But how does one get DNA from poop, which is not really part of the animal? Despite being only a transient substance that passes through the digestive tract, poo still delivers enough scrapes of the needed genetic material. When fecal masses move through the bowels, they snatch up a few actual rabbit cells along the way. “When the rabbit is eating a fibrous diet, those bits of plants pass through its gut and they scrape off small cells,” said Litvaitis. (This works the same way in humans—the reason doctors advise their patients to eat lots of fiber is because fiber scrapes off those potentially dangerous cells that may turn cancerous.) The rabbit cells end up on the outside of the pellets and allow scientists to identify the animal that laid them. And rabbits are prolific poopers, Litvaitis noted: “They put out a phenomenal number of pellets,” he said. “One rabbit can produce 500 to 600 pellets a day.”

Pellet-hunting is way more productive in winter than in summer, because snow preserves the rabbits’ tracks and makes the little brown piles very visible. The cold also helps keep the DNA intact. The most productive scat-hunting expeditions are those made within 24 hours of a snow fall, Litvaitis said, after the rabbits had a chance to run around and leave their pellets scattered. “You wait for a fresh snow, and then you find the tracks and follow them,” he said—and often, after a few feet, there will be a prize pile.

A pellet-collection kit (Lina Zeldovich)

Not all poop is created equal. The snowy landscape is open for all animals’ necessities, so before venturing out into the field, Boland’s volunteers have to learn their pooper-scooping ABCs. “The cottontails’ pellets are brown and round,” Boland said. “They look just like cocoa puffs.” The deer droppings sport a darker hue and are more oblong, with one little pointy end. “They sort of taper off on one end,” she explains.

But the scats of snowshoe hares and cottontails look the same, so the only way to distinguish them is by the tracks both species leave on the snow. That’s why the sample collecting kits come equipped with a little booklet featuring different animals’ tracks. Volunteers are also trained to wear gloves and avoid contamination—not by accidentally smearing themselves in poo, but by getting their own DNA onto the little orbs. “We don’t want human DNA in our samples,” Boland said.

When collected, the samples stay in coolers until they’re driven to the lab, where they undergo a lengthy DNA-extraction process.  The pellets get smooshed up into a solution and loaded into a centrifuge that separates the genetic material from everything else. The extracted DNA is broken down with special enzymes and put through a sequencing machine.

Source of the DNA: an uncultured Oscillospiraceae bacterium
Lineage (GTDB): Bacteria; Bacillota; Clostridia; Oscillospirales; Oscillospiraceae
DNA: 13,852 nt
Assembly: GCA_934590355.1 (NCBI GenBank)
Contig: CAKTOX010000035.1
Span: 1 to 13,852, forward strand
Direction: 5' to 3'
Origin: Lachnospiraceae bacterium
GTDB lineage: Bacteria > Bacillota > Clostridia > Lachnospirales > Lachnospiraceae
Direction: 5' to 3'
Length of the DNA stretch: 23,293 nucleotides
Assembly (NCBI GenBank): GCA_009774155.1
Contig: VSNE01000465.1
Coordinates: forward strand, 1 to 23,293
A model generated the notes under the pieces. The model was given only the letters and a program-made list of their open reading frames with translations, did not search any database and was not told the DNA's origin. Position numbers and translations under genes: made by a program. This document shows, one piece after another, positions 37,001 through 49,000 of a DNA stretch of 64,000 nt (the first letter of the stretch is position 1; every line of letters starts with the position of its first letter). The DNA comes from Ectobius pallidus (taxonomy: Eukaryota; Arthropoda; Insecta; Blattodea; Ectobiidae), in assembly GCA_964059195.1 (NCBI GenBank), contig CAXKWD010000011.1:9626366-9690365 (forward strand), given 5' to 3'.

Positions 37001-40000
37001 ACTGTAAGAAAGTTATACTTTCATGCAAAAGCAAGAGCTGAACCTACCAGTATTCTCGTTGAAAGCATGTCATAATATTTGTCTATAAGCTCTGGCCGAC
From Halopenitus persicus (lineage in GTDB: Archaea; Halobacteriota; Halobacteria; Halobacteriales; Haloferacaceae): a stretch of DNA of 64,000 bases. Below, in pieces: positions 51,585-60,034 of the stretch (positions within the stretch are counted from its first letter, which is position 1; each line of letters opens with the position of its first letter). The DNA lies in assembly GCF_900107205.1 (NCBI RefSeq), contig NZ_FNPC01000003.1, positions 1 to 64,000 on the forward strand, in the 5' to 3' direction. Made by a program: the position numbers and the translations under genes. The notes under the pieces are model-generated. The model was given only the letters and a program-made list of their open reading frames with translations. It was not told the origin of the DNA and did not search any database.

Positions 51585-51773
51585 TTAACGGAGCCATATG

The testing serves multiple purposes. First, it lets researchers determine whether a given patch of land is occupied by New England cottontails or some other species. Second, it lets them identify and count each individual rabbit. And according to Adrienne Kovach, the associate professor of natural resources who leads the lab, it also allows them to study rabbits’ genetic diversity and how they move through the landscape.

With all the work, the cottontails’ future is still uncertain, and the prognoses vary.  In 2015, the Unites States Fish and Wildlife Service declared that because New England cottontails are rebounding well, they no longer merited inclusion on the federal list of endangered species. But not everyone agrees. Mollie Matteson, a senior scientist at the Center for Biological Diversity, a nonprofit organization that works to protect endangered species, believes that a place on the federal list would assure the rabbits a much better recovery. Without that status, their conservation depends on local funding and volunteer efforts.

Luckily, cottontails still attract citizen scientists. Boland has more pellet-hunting trips planned for later this season, and volunteers are signing up to scoop more poop. That process is actually much less unpleasant than one may think, she said, because the rabbit poo doesn’t have a high ick factor. “It’s not stinky, it’s not sticky, and it’s pretty dry,” Boland noted. “It smells more like grasses and twigs, because that’s what they eat.” It’s not the cuddliest way to interact with rabbits, but it may not be the grossest, either—and at any rate, handling the animals’ droppings now hopefully means there will be more of them in the future.